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Overflowing Gratitude

The Grateful Living: Part 4

In part three I pointed out that the nine Jewish lepers who were healed by Jesus responded to Jesus’ compassion through obedience. Obedience is certainly a good way to respond, but it doesn’t necessarily reflect the gratitude and love that is in our heart. There is a better way to respond to God’s love.

The best response to God’s love is to worship from gratitude.
15 But one of them, when he saw that he was healed, came back and praised God with a loud voice. 16 He fell on his face at Jesus’ feet and thanked him. Now the man was a Samaritan. (Luke 17: 15-16; ISV)

I wonder how far these lepers got before healing over took them. Did it happen immediately as they turned to find the priests? Did it take a few steps? Did they go a mile or two?

Not only that, but what was their reaction when they realized that their curse had been cured, that no longer did they have to leave the life of a person who was regarded as dead? Did the dance and yell? Did they give high fives to one another? Did the hug their brothers? Again we don’t know, all we know is that one lifted his voice to thank God. The amazing thing is that it was the Samaritan, rather than the Jews, who properly thanked God for what happened.

I also wonder if part of the Samaritan’s reaction was due to the fact that he was a Samaritan, and therefore was stuck with a double curse. Not only did he have to deal with the leprosy, but he also had to deal with the rejection for being a half-breed. The ancestors of the Samaritans were Jews who mixed with Gentiles during the exile and Greek occupation of Jewish history. So while they still considered themselves descendants of Abraham and Jacob, and still worshiped God, they were considered foreigners by the Jews. They couldn’t worship in the Temple like the Jews did, and therefore they modified Judaism to fit their situation. So even if this man didn’t have leprosy he would have been told by the Jews that he was worthless and that God didn’t love him.

Could you imagine then his reaction when he was healed just like his Jewish companions. What would he have realized? That God loved him just like He loved the Jews. This is probably one of the reasons Luke uses this story, since the biggest problem the early church had was racism, a reminder to all Christians that God loves everyone, it isn’t about race. What is important is a person faith demonstrated through their love for God and people.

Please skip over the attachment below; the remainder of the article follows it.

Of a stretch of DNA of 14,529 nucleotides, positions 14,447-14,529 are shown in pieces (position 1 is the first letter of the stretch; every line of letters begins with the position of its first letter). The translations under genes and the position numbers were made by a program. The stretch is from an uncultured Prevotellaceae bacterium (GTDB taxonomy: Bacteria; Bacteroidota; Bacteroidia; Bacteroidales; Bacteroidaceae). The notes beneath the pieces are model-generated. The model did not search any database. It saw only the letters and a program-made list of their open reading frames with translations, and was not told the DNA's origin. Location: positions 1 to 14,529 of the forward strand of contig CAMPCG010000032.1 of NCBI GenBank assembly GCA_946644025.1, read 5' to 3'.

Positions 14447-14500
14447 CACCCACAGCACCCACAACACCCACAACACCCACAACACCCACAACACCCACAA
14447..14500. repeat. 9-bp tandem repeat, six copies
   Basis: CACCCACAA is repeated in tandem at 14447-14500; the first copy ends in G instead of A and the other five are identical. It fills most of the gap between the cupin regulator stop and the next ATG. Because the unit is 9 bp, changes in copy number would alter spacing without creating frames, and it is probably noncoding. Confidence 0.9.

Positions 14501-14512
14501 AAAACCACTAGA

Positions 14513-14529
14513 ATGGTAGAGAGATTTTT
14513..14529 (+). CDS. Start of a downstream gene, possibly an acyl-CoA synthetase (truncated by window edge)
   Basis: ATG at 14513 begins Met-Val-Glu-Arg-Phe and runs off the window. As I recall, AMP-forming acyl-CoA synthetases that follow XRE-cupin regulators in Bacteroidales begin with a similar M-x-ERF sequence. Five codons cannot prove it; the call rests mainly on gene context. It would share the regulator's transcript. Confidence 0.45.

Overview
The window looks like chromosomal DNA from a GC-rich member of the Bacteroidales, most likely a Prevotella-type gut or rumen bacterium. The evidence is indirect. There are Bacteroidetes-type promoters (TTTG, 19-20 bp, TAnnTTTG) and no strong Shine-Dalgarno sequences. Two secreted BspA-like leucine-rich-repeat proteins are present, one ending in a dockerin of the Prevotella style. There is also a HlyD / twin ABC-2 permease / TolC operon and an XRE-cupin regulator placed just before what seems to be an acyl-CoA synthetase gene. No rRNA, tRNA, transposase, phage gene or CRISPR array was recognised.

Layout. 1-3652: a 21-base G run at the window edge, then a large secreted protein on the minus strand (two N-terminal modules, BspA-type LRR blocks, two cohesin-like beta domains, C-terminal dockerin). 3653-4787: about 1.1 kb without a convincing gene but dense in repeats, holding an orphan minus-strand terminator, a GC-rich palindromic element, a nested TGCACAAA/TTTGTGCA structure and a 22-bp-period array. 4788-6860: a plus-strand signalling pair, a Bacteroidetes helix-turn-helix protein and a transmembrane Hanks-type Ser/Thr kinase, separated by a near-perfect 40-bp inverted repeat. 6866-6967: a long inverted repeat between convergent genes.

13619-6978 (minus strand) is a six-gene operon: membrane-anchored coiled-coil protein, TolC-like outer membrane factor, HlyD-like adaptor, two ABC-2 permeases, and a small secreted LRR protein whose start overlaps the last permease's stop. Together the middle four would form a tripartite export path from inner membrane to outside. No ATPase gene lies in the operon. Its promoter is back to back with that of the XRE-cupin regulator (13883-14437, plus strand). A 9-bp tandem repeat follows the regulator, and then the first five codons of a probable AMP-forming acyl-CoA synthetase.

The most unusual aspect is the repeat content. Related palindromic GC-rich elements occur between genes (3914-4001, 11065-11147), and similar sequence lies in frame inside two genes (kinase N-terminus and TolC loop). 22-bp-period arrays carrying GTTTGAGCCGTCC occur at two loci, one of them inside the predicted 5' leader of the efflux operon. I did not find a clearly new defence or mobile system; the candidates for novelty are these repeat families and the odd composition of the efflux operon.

When this man is healed he gives way to the joy that is in his heart and he thanks the one person who had the power to heal him: Jesus. The Samaritan knew that his healing was supernatural and he knew that Jesus was responsible for it.

Are we as quick to thank God for the blessings that come into our lives? I know that I am terrible at overlooking God’s work in my life and attributing blessings to my own hard work or the generosity of others. The result is that I don’t thank God they way that I should. We have to remember that everything that we have been given comes from God.

Peter reminds us:
{2}May grace and peace be lavished on you as you grow in the rich knowledge of God and of Jesus our Lord! {3}I can pray this because his divine power has bestowed on us everything necessary for life and godliness through the rich knowledge of the one who called us by his own glory and excellence. {4} Through these things he has bestowed on us his precious and most magnificent promises, so that by means of what was promised you may become partakers of the divine nature, after escaping the worldly corruption that is produced by evil desire. (2 Peter 1:2-4; NET)

God gives us wonderful gifts for the purpose of growing us into the people He created us to be. He wants us to escape the sin and the decay of this corrupted world and share in the eternal life He has prepared for us. Our destiny isn’t death but life, and that should fill us with gratitude.

This gift of life isn’t something we have earned, but something God has freely given to us. Since this is the case how can we respond in any other way other than worship? While obedience is a better way to respond to God, to worship is the best way we can respond to God’s gift.

  • Point to Ponder: While obedience is a better way to respond to God, to worship is the best way we can respond to God’s gift.
  • Passage to Remember: 2 Peter 1:2-4
  • Question to Consider: How quick are you to praise God for the blessings of your life?


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